First, create a pivot table based on your data. Select a cell inside your data or the entire range of data ➜ go to the Insert tab ➜ select PivotTable ➜ press OK in the Create PivotTable dialog box.

Select the Show in Tabular Form option.

Select the Repeat All Item Labels option.

Pivot tables only list unique values for items in the Rows area, so this pivot table will automatically remove any duplicates in your data.

Find And Remove Duplicate Values With Power Query

Power Query is all about data transformation, so you can be sure it has the ability to find and remove duplicate values.

Remove Duplicates Based On One Or More Columns

With Power Query, you can remove duplicates based on one or more columns in the table.

You need to select which columns to remove duplicates based on. You can hold Ctrl to select multiple columns.

You can also access this command from the Home tab ➜ Remove Rows ➜ Remove Duplicates.

= Table.Distinct(#"Previous Step", {"Make", "Model"})

If you look at the formula that’s created, it is using the Table.Distinct function with the second parameter referencing which columns to use.

Remove Duplicates Based On The Entire Table

To remove duplicates based on the entire table, you could select all the columns in the table then remove duplicates. But there is a faster method that doesn’t require selecting all the columns.

= Table.Distinct(#"Previous Step")

If you look at the formula that’s created, it uses the same Table.Distinct function with no second parameter. Without the second parameter, the function will act on the whole table.

Keep Duplicates Based On A Single Column Or On The Entire Table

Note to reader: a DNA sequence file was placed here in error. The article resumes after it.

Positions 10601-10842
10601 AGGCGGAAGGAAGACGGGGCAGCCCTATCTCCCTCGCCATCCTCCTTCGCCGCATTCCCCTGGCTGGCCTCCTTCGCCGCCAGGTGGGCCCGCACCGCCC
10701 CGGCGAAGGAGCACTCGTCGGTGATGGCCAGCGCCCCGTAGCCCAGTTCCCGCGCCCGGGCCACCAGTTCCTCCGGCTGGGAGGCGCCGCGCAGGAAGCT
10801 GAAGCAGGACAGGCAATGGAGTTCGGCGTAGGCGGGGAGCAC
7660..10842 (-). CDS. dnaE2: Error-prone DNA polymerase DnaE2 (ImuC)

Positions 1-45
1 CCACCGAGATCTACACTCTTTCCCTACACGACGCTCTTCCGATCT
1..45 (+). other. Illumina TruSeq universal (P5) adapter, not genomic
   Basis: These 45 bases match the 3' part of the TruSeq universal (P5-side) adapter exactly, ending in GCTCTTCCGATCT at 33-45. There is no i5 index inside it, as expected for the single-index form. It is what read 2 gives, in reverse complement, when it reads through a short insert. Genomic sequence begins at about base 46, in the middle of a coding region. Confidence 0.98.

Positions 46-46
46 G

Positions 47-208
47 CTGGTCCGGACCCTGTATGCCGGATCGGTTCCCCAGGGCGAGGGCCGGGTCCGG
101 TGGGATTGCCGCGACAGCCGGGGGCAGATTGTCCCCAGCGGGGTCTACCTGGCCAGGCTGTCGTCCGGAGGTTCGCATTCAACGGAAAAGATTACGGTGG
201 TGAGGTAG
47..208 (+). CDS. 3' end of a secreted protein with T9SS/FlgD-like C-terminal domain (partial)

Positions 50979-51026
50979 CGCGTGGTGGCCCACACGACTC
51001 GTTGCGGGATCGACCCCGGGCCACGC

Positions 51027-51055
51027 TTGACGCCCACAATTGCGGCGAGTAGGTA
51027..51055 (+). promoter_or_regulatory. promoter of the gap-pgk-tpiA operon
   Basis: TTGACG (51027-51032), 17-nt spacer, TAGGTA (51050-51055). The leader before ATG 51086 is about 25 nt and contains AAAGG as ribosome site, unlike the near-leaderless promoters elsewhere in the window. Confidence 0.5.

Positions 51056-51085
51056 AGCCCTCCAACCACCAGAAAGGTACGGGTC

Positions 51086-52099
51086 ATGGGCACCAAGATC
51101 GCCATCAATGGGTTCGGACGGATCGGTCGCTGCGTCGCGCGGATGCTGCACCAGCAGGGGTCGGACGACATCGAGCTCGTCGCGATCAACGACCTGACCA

In Power Query, there are also commands for keeping duplicates for selected columns or for the entire table.

Follow the same steps as removing duplicates, but use the Keep Rows ➜ Keep Duplicates command instead. This will show you all the data that has a duplicate value.

Find And Remove Duplicate Values Using A Formula

You can use a formula to help you find duplicate values in your data.

= [@Make] & [@Model] & [@Year]

The above formula will concatenate all three columns into a single column. It uses the ampersand operator to join each column.

= TEXTJOIN("", FALSE , CarList[@[Make]:[Year]])

If you have a long list of columns to combine, you can use the above formula instead. This way you can simply reference all the columns as a single range.

= COUNTIFS($E$3:E3, E3)

Copy the above formula down the column and it will count the number of times the current value appears in the list of values above.

If the count is 1 then it’s the first time the value is appearing in the data and you will keep this in your set of unique values. If the count is 2 or more then the value has already appeared in the data and it is a duplicate value which can be removed.

Add filters to your data list.

Now you can filter on the Count column. Filtering on 1 will produce all the unique values and remove any duplicates.

You can then select the visible cells from the resulting filter to copy and paste elsewhere. Use the keyboard shortcut Alt + ; to select only the visible cells.

Find And Remove Duplicate Values With Conditional Formatting

With conditional formatting, there’s a way to highlight duplicate values in your data.

Just like the formula method, you need to add a helper column that combines the data from columns. The conditional formatting doesn’t work with data across rows, so you’ll need this combined column if you want to detect duplicates based on more than one column.

You can select to either highlight Duplicate or Unique values.

You can also choose from a selection of predefined cell formats to highlight the values or create your own custom format.